EFFECTS OF SHORT-TERM EXPOSURE:
Rapid evaporation of the liquid may cause frostbite.

Propane can explode, it can burn, it can cause havoc. I have seen the devastation from large and small tanks alike. This is just like anything else we use in our daily lives. If we treat it with the respect that it demands we will not be hurt, but let it take control and the outcome is devesting, not only to you but all those around you.

I hope that this helps

Norm Payne

Livingston, TX

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Posted: 04/28/02 03:02pm Link  |  Print  |  Notify Moderator

There is one other characteristic of propane most people don't know. Propane is only combustible when the percentage of propane to air is between 2.4% and 9.5%. Below 2.4% or over 9.5% and propane will not ignite.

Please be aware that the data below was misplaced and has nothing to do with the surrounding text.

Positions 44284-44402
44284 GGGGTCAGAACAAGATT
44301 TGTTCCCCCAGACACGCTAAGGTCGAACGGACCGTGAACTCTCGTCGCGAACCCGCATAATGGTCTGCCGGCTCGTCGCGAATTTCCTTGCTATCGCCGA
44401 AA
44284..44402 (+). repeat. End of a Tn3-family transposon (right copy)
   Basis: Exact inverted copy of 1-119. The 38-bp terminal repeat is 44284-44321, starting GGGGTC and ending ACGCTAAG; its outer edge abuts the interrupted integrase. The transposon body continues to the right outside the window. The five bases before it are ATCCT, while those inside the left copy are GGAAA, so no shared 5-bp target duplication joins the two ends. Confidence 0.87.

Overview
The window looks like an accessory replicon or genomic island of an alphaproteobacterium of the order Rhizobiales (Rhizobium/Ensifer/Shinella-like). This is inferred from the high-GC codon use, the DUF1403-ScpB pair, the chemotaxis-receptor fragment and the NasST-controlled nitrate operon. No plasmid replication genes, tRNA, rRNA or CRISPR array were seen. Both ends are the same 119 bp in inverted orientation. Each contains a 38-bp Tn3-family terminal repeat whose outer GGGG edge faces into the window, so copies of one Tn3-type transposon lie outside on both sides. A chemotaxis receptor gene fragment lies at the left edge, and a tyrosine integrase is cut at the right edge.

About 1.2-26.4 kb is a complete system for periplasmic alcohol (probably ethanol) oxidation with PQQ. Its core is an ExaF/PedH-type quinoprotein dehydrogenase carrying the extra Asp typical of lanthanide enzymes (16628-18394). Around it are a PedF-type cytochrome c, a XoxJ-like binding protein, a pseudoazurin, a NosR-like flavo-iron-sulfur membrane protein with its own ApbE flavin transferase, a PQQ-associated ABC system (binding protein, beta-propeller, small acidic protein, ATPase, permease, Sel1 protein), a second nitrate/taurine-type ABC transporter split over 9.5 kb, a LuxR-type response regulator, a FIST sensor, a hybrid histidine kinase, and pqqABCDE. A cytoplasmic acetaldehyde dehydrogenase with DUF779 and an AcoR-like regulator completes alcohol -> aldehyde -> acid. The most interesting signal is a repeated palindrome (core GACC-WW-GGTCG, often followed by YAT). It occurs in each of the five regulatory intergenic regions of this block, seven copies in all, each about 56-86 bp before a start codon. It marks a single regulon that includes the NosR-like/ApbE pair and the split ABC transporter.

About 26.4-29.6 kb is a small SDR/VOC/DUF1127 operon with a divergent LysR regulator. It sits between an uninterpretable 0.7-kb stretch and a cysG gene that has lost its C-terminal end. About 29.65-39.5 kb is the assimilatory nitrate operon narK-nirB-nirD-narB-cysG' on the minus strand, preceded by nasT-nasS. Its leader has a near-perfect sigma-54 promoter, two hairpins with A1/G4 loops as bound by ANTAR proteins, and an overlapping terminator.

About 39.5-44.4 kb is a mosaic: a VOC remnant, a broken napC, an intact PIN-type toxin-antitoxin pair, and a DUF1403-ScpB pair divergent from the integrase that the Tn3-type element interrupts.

Norm

richmondmj

St. Cloud, Fl , USA

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Posted: 04/28/02 03:05pm Link  |  Print  |  Notify Moderator

Anything electric can spark, it's a fact. Piezo sparks are what ignite the water heater and fridge in DSI types and that is an electronic spark! The notion that a cellphone can't ignite a fire is ridiculous, however the chances are quite remote that they will. A cellphone being used while gassing up is much closer to the fumes than the light in your vehicle or the fridge or water heater and therefore is actually more of a risk not less, think about it! Again, the risks are remote but why take a chance with your life and that of others. It's much safer to just turn off everything and pay attention to what you're doing.